Abattoir Blues #4 – Watching The Shining at 100 BPM
For Hallowe’en, I went along to a special screening at the Mayfair Curzon put on by internet retail giants Rakuten’s Play.com, because, as Gore Vidal didn’t quite say, “Never miss a chance to have sex or participate in a PR stunt involving hospital equipment.”
The pitch – to sit us in front of The Scariest Movie of All Time (with numbers two and three having already been screened) with heart-rate monitors on our fingers in an attempt to find the Scariest Scene of All Time, presumably so drunk Eli Roth can upset James Wan when he collects his MTV Movie Award for The Conjuring.
Here’s what I learned from the experience.
Sometimes you CAN Trust the General Public
We know not to trust the public. Trusting the public gets ‘You’re Beautiful’ voted into Virgin Radio’s (are they even a thing any more?) Top Ten Songs of All Time. The general public FREED BARABBAS. The general public voted in the Gracchi brothers, who kicked off the collapse of Roman democracy and got hundreds of people bludgeoned to death. And then someone got molten lead poured down their throat. NEVER TRUST THE PUBLIC.
But Rakuten’s Play.com (sorry, going to have to keep that up) decided to flagrantly disregard these written-after-the-fact facts, and took to their Facebook page to ask their fans to fight it out over The Scariest Movies of all Time. And, somehow, they didn’t do a bad job at all. The results, in descending order of scariness, were:
1 – The Shining (1980) [My joint favourite horror movie]
2 – The Exorcist (1973) [My OTHER favourite horror movie]
3 – A Nightmare On Elm Street (1984) [Fair]
4 – Ring (aka Ringu) (1998) [Fair]
5 – Alien (1979) [Fair]
6 – The Silence of the Lambs (1990) [Fair]
7 – Poltergeist (1982) [Alright, junior]
8 – Insidious (2010) [Careful now]
9 – Halloween (1978) [Fair]
10 – Saw (2004) [Woah there]
That said, screw the general public, because this was near enough my twentieth viewing of The Shining, and my second in a fortnight. More on that later.
The Shining is Scary the Whole Way Through
I can’t remember ever not being aware of The Shining. It was in the list of films that my mum liked to talk about because they scared her, along with Dead Calm, Hallowe’en and Midnight Express, which was mostly just scared her out of smuggling hash out of Turkey. I also remember kids at school going on about how THEY watched it and THEY didn’t get scared, but one of them was just arrested for throwing money at a policeman, so I reckon they may’ve been full of it.
The first time I saw The Shining, it came on the telly around 11. I was just about to go to bed, but when Mum and I saw it coming up in the listings we decided that it was IMPORTANT for 14 year old me to see it. Only trouble is, the sound was up way too high, and we were too scared to get close enough to the TV to turn the sound down. That’s the thing about The Shining. It’s always at least a little bit scary, thanks to the near omnipresent score, Jack Nicholson’s Kubrick-as-balls performance and the fact that everything is very very slightly wrong. I had to be peeled off the sofa by the time Jack Torrance showed up in that picture.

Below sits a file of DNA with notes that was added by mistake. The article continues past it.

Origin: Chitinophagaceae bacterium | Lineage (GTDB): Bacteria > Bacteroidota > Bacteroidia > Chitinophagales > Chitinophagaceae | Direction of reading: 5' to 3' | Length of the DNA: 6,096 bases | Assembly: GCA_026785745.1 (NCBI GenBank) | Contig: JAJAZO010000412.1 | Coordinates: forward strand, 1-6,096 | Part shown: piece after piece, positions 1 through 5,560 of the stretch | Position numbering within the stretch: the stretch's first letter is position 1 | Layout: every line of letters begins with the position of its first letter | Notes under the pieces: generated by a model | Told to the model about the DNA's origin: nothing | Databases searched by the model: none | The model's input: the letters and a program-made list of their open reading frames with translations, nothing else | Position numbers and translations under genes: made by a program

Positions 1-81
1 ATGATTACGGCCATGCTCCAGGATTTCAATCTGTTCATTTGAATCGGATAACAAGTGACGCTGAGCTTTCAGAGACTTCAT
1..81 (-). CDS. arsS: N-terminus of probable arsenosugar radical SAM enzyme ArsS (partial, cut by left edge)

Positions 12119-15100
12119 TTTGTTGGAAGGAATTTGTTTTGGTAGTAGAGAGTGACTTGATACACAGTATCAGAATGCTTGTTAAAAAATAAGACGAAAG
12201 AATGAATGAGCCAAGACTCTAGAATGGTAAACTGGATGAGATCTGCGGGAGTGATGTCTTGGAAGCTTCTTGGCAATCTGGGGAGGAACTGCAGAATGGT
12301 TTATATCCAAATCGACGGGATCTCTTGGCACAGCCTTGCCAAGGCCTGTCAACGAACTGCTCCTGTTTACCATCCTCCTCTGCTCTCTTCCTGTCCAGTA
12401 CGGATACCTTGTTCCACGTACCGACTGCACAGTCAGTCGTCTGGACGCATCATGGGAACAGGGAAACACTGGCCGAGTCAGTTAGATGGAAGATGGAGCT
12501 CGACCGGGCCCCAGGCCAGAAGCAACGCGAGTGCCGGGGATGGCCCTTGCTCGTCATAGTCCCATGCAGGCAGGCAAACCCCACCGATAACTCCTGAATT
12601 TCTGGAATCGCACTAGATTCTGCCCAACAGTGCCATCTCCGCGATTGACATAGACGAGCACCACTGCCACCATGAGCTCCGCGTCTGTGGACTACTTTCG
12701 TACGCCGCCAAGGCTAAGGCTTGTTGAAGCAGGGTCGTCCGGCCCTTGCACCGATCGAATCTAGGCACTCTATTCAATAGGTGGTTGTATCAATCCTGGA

This is reflected in the results from Rakuten’s Play.com’s (sorry) experiment. While Nightmare on Elm Street produced the highest overall heart rate elevation of the top 3, mainly on the strength of Robert Englund leaping about and going “Wargh!” many, many times, The Shining was a long straight line with a handful of pimples, allegedly at the level of “light exercise”.
I’m Quite Weird Though
Thoughts I had while waiting for the film to start:
“I can’t believe I thought Suspiria would win this”
“Will the girl sitting next to me, who’s clearly sexting someone, skew the results?”
“Seeing as I saw the extended cut of The Shining AND Room 237 in a double bill exactly two weeks ago, is this even going to scare me?”
As it turns out, the answer is… yes. Just about. But the bits of The Shining that scare me the most aren’t the bits that scare everyone else. Check out this rad infographic:
“Here’s Johnny!”? Word? Aren’t we all, as a collective hive mind, pretty much deadened to that bit now? I’ll give you “Redrum”, bolstered as it is by an agonizing build and brutal soundtrack jabs and crash zooms, and, as mentioned above, the moments preceding “Come and Play” still grip my throat and firmly squeeze. But the bits that get me range from weird to “you’re overthinking this”.
Such as the bit when we first see Lloyd (and the similar shot of Delbert Grady), his features hidden in plane sight as our view is distorted by the blinding light behind him. He looks like THE DEVIL.
Or the first appearance of those terrifying horns during the slow zoom towards Danny brushing his teeth, followed by the first ‘blood elevator’ flipbook nightmare.
Or, obviously, Room 237. Seriously guys, what doesn’t horrify you about the ENTIRE Room 237 sequence.
Or.. um.. the title cards. Because they’re scary and sudden and loud. “TUESDAY”, ARGH!
But even though people being weird about The Shining is well documented, it turns out that I had wildly overestimated its penetration. Of the people I chatted to in the lobby, only one had actually seen the film before – and only once. So, it’s entirely possible that “Here’s Johnny!” freaked everyone out, purely because they were expecting Homer Simpson screaming “I’m Mike Wallace, I’m Morley Safer, and I’m Ed Bradley. ALL THIS AND ANDY ROONEY TONIGHT ON 60 MINUTES!”
POST SCRIPT: The Extended Edition of The Shining is Bullsh*t
Just quickly, having seen both the Extended and original cut of The Shining within a fortnight of each other, I can confirm that, save for a few wicked tracking shots and weird moments which are all covered, in depth, in Room 237, the Extended Edition is boring boring BORING and contains a shot so hysterically dumb it’s kind of amazing. Voilà.
It is, however, still better than the Stephen King-approved TV version.